Tevan’s 1972 XS2 Resto-Mod Cafe

HHB

Hugh of HHB – Tevan Morgan came to Hugh’s HandBuilt when we were just a lowly shop working out of my 300Sq Ft basement. He was young, motivated and wanted to work. Luckily I needed some help as well, as the shop was a total wreck, so I handed him a broom! Wait what?? You heard me right, this young buck actually got a job sweeping the floors and ended up being Hugh’s HandBuilt’s most valuable employee. And what good HHB employee doesn’t want to build a cool custom bike right?

a2012-100_6765

One day Tevan and I were shooting the bull, talking about bike, and he mentioned he wanted to build a Cafe’ project. I knew of a 72 XS2 laying in the kudzu at a friends house.  It was in terrible shape, but the price was right and it a good start to a project. Being that Tevan was 17 years old at the time, he mostly spent his time disassembling, cleaning, and sketching out ideas on how he wanted the bike to look. He finished this thing this year, and it’s just about ready to rip and shred on the North Carolina mountain roads. Tevan built his own Rephased 277 Degree engine, using all the stock internals and giving the engine a solid freshening up at the same time. A Hugh’s HandBuilt PMA system was installed for a batteryless and reliable charging system.  Top it off with with a 277 Pamcopete ignition and Fueled with a set of High Velocity Lectron Carbs – and the engine was solid!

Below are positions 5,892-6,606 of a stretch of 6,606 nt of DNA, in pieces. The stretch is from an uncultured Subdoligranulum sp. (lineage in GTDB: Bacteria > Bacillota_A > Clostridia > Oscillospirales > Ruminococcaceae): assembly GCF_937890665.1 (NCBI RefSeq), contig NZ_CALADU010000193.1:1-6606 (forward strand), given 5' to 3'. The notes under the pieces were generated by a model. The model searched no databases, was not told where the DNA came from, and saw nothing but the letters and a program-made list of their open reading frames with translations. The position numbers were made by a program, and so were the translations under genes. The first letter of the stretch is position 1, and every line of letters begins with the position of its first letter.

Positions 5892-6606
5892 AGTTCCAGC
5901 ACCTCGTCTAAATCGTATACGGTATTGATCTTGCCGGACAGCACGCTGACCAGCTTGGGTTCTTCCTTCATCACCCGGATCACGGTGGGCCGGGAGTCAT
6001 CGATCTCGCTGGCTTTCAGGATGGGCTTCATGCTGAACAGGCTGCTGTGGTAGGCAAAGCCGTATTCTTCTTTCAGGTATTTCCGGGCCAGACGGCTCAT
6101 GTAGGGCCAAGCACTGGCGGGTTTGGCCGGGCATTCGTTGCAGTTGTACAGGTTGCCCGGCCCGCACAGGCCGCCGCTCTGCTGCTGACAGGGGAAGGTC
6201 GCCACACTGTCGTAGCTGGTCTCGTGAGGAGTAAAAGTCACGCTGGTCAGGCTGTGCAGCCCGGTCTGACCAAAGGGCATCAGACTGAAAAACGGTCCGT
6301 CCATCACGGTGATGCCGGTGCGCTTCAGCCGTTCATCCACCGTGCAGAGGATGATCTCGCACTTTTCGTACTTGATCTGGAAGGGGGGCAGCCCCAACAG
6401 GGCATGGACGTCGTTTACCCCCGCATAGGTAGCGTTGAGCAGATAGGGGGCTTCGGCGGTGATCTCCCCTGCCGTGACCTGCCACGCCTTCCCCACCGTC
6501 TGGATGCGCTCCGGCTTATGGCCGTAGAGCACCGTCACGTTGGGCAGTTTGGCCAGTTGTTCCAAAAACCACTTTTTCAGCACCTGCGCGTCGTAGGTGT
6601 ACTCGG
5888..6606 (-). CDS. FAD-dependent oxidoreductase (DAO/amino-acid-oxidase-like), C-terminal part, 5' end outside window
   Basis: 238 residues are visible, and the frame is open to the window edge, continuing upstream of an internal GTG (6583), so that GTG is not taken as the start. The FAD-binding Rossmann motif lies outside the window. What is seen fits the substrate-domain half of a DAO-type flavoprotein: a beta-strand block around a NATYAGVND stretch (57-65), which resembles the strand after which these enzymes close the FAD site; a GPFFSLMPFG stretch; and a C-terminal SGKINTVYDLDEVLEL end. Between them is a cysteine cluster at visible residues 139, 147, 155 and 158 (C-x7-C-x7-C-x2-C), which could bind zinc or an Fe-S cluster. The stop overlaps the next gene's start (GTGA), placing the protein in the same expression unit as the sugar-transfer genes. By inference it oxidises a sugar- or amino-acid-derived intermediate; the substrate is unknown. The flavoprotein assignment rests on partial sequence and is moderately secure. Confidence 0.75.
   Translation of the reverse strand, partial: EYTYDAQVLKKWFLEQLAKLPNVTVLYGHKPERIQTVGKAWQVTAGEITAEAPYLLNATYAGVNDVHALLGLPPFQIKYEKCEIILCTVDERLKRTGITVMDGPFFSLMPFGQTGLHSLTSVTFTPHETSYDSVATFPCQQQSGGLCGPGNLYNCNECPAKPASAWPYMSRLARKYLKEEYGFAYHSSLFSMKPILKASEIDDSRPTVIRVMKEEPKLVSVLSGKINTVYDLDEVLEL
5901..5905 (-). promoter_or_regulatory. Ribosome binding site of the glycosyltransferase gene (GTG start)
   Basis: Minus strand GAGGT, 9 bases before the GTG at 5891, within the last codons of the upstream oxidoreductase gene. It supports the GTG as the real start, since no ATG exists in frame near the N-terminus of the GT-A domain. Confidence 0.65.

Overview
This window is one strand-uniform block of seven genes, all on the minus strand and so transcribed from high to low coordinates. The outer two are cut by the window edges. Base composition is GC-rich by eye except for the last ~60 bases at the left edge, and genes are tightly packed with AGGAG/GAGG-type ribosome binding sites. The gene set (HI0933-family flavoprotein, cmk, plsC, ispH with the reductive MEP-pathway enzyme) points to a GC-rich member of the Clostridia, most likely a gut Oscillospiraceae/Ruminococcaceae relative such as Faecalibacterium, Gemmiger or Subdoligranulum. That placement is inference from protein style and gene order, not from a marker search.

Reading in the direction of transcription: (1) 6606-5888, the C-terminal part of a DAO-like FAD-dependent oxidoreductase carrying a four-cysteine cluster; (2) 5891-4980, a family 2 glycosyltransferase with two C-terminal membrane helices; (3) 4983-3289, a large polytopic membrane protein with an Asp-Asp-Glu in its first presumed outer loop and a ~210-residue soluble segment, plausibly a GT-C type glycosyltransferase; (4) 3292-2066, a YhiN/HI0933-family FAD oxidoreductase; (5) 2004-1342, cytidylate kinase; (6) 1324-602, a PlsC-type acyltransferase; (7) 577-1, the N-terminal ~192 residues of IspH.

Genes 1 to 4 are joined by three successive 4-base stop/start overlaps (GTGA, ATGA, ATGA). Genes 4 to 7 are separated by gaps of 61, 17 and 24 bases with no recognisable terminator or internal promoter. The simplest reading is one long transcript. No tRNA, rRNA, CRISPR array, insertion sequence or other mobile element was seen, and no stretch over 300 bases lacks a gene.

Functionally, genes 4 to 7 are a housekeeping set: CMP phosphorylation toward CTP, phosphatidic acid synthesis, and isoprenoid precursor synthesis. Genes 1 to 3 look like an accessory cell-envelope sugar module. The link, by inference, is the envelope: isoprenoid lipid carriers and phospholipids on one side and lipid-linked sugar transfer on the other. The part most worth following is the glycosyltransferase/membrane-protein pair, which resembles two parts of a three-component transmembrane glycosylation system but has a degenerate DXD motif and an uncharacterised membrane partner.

a2012-_MG_0536a2012-_MG_0530

All of the aluminum on the engine cases were polished to a perfect shine of course, and the crank cases were aquablasted along with the cylinders and head.  The engine is kick-only – Now for the chassis, Tevan built his own custom rearsets.  No Bolt-On stuff here, keeping the chassis nice and narrow, and with the proper ergonomics to really make this build fit the rider.  Lots of time on the lathe, mill and some hand grinding and blending was done to create the rearsets.  We sent them out to be Nickel plated.

a2012-_MG_0650

The rear OEM swingarm was beefed up with a custom brace, that Tevan bent in one shot.  Not too bad for his first time ever bending tube.  It did take about 3 days for him to learn how to notch the tube though, but once he had it down, it fit like a glove.  I did all the TIG welding for him, as he hasn’t quite got the hang of that yet.  We installed bronze bushings in the swingarm and called it good. The frame itself received several mods to stiffen it up while we were at it.  We wanted to keep the soul of the original XS2 alive, but create a totally 1-off Cafe’ that would be timeless…  In order to do that, no fiberglass or plastics were used to create the tailsection.  The Tail is a pair of old HD tanks, cut down and fitted together with a flat steel bottom.  Tevan went to the mill, and started to build a taillight mount that we would eventually french mount into the tail.  It turned out killer.  A custom seatpan was covered by a local feller who redoes car interiors.

a2012-_MG_0552_teamwork

The tank itself was in rough shape.  We cleaned out all the rust, found some NOS badges and a filler cap.  Then we cut out the old junky style petcocks and installed 1/4 NPT bungs and universal petcocks on each side of the tank.  The fresh paint was laid down my John over at Dills Paintworks – he actually was the dude we bought the donor bike from, so it was fitting that he sprayed the bike back to glory.